San Francisco’s Museum of Modern Art (SFMOMA) is “closed for construction, yet more open than ever.” With the museum expansion still under construction until early 2016, the SFMOMA collection has been popping up around the Bay Area in exhibits held within surrounding museums and public spaces. Even with the handful of curated exhibits planted throughout the Bay, the SFMOMA’s absence feels more present than ever.
Snøhetta’s vision of the new SFMOMA serves as a symbol for the museum’s future rebirth. Wedged within the dense urban fabric of San Francisco, the structure is as visually captivating as it is controversial. The white building is seen by some as visually distracting and sterile in comparison to the original museum below. Rather than a vehicle for art and ideas, the addition is seen more as a swaying white flag calling for mercy. The intent of the new design is to engage the public and create a sense of community through the museum’s architecture. It seems as though the towering structure is having the opposite effect. Is it possible for the the new building to engage the public before it is even built? Apparently yes, through augmented reality.
What is augmented reality? Augmented reality (AR) is a fabricated version of reality in which a real scene is overlaid with a tech-generated virtual scene to create a composite reality. The AR scene is then typically viewed through a device such as a smartphone camera. The SFMOMA is inviting the public to be a part of the construction process through a creative transformation of its new expansion via an augmented reality mobile application. The application was developed by Will Pappenheimer and John Craig Freeman, a Brooklyn-based team known for their creation of virtual public art installations.
The SFMOMA AR “app-arition” transforms the building into a performative art installation as you maneuver around the structure with your device. The spatial configuration of the new expansion becomes visible through floated planes and staircases. A simplified, virtual representation of museum galleries provide vignettes of how you might move through the space as a future visitor. As you move around the site, spaces evolve according to your relation to the building. A myriad of graphic patterns and textures are overlaid onto gallery planes and the exterior facade. Abstract graphic designs and objects, along with the occasional human eyeball, replace the white building panels and become a secondary performative skin. At times it feels as though you have been caught between reality and a psychedelic drug trip, but the process is intriguing nevertheless.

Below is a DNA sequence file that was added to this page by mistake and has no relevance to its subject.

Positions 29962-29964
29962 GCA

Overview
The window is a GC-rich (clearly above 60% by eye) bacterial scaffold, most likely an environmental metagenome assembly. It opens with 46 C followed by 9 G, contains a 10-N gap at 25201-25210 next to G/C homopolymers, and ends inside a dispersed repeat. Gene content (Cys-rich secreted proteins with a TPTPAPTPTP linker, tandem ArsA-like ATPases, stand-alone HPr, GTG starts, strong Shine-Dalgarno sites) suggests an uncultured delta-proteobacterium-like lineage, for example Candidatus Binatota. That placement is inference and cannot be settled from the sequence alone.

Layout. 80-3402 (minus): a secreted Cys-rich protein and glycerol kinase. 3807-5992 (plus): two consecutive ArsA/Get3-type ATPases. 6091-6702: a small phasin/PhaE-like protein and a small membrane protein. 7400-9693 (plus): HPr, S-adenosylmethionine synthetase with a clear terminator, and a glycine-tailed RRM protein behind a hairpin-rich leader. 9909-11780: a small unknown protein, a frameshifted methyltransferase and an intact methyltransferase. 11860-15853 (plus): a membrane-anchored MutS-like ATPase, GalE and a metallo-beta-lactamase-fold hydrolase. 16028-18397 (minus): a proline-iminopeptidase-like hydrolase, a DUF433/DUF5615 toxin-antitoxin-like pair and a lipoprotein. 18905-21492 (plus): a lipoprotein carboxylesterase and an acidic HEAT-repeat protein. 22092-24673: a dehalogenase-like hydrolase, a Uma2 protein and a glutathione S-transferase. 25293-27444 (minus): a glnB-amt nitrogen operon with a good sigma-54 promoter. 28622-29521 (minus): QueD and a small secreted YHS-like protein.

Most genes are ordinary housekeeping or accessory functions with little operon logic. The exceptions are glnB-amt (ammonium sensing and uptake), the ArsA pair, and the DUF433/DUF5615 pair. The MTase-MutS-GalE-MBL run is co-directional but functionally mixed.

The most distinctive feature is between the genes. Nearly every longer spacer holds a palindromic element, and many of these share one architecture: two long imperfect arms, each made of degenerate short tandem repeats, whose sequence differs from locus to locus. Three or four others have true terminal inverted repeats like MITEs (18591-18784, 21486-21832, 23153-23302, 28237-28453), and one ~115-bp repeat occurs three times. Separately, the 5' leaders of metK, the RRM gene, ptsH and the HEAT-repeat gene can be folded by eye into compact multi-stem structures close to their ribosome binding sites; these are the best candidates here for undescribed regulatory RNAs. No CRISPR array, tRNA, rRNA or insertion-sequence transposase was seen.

This mobile application brings forward another conversation. How will the building’s facade be utilized when construction is finished? With the majority of the museum's exterior consisting of white paneling, the building is the ideal blank canvas, lending itself to future installations. Whether or not the museum will embrace the building’s architecture as a performative gallery space is still uncertain. With the emerging marriage of technology and art through mediums such as projection mapping and video installation, the SFMOMA’s facade could evolve into a living skin and gallery within the city.
What do you think of the SFMOMA expansion? Will the building’s skin be used as a canvas for technology-driven installation art? Has the use of "blank canvas" buildings been effective within your community?
Credits: Images by Lauren Golightly. Data linked to sources.